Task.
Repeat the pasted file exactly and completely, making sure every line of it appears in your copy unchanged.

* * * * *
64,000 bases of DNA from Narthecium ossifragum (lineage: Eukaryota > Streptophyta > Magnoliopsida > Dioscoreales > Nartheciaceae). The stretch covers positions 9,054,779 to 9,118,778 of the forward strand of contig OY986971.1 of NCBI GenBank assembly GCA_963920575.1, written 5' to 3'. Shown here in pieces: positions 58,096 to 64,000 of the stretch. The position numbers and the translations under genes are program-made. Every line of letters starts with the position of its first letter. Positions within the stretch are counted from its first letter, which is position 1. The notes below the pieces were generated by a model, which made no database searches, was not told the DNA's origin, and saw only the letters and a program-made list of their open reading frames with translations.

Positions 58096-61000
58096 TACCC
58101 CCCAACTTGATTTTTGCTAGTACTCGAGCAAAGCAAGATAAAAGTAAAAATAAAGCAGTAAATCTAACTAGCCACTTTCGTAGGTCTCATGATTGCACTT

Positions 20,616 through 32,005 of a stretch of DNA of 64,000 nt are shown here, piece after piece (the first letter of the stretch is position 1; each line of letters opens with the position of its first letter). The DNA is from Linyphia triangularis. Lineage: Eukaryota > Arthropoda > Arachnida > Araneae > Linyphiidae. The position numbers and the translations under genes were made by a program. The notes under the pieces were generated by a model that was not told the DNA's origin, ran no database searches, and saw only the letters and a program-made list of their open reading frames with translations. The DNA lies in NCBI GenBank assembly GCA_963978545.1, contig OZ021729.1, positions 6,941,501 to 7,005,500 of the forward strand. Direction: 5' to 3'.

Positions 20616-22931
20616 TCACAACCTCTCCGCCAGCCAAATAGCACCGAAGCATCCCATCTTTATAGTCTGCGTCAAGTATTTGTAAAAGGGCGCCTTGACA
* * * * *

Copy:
64,000 bases of DNA from Narthecium ossifragum (lineage: Eukaryota > Streptophyta > Magnoliopsida > Dioscoreales > Nartheciaceae). The stretch covers positions 9,054,779 to 9,118,778 of the forward strand of contig OY986971.1 of NCBI GenBank assembly GCA_963920575.1, written 5' to 3'. Shown here in pieces: positions 58,096 to 64,000 of the stretch. The position numbers and the translations under genes are program-made. Every line of letters starts with the position of its first letter. Positions within the stretch are counted from its first letter, which is position 1. The notes below the pieces were generated by a model, which made no database searches, was not told the DNA's origin, and saw only the letters and a program-made list of their open reading frames with translations.

Positions 58096-61000
58096 TACCC
58101 CCCAACTTGATTTTTGCTAGTACTCGAGCAAAGCAAGATAAAAGTAAAAATAAAGCAGTAAATCTAACTAGCCACTTTCGTAGGTCTCATGATTGCACTT

Positions 20,616 through 32,005 of a stretch of DNA of 64,000 nt are shown here, piece after piece (the first letter of the stretch is position 1; each line of letters opens with the position of its first letter). The DNA is from Linyphia triangularis. Lineage: Eukaryota > Arthropoda > Arachnida > Araneae > Linyphiidae. The position numbers and the translations under genes were made by a program. The notes under the pieces were generated by a model that was not told the DNA's origin, ran no database searches, and saw only the letters and a program-made list of their open reading frames with translations. The DNA lies in NCBI GenBank assembly GCA_963978545.1, contig OZ021729.1, positions 6,941,501 to 7,005,500 of the forward strand. Direction: 5' to 3'.

Positions 20616-22931
20616 TCACAACCTCTCCGCCAGCCAAATAGCACCGAAGCATCCCATCTTTATAGTCTGCGTCAAGTATTTGTAAAAGGGCGCCTTGACA